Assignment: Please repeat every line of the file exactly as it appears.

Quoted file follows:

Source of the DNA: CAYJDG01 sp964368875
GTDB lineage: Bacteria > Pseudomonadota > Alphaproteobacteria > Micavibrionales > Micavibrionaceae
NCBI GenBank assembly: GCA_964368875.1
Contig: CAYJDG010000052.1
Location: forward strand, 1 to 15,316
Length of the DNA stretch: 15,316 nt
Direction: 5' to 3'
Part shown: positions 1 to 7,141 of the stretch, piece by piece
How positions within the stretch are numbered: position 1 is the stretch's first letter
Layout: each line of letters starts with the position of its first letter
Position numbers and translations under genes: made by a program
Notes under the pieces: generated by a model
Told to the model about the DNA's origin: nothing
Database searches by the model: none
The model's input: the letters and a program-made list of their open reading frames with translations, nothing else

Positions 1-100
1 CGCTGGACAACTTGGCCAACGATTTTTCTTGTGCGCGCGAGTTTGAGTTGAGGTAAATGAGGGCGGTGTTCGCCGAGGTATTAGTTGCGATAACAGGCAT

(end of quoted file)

Source of the DNA: CAYJDG01 sp964368875
GTDB lineage: Bacteria > Pseudomonadota > Alphaproteobacteria > Micavibrionales > Micavibrionaceae
NCBI GenBank assembly: GCA_964368875.1
Contig: CAYJDG010000052.1
Location: forward strand, 1 to 15,316
Length of the DNA stretch: 15,316 nt
Direction: 5' to 3'
Part shown: positions 1 to 7,141 of the stretch, piece by piece
How positions within the stretch are numbered: position 1 is the stretch's first letter
Layout: each line of letters starts with the position of its first letter
Position numbers and translations under genes: made by a program
Notes under the pieces: generated by a model
Told to the model about the DNA's origin: nothing
Database searches by the model: none
The model's input: the letters and a program-made list of their open reading frames with translations, nothing else

Positions 1-100
1 CGCTGGACAACTTGGCCAACGATTTTTCTTGTGCGCGCGAGTTTGAGTTGAGGTAAATGAGGGCGGTGTTCGCCGAGGTATTAGTTGCGATAACAGGCAT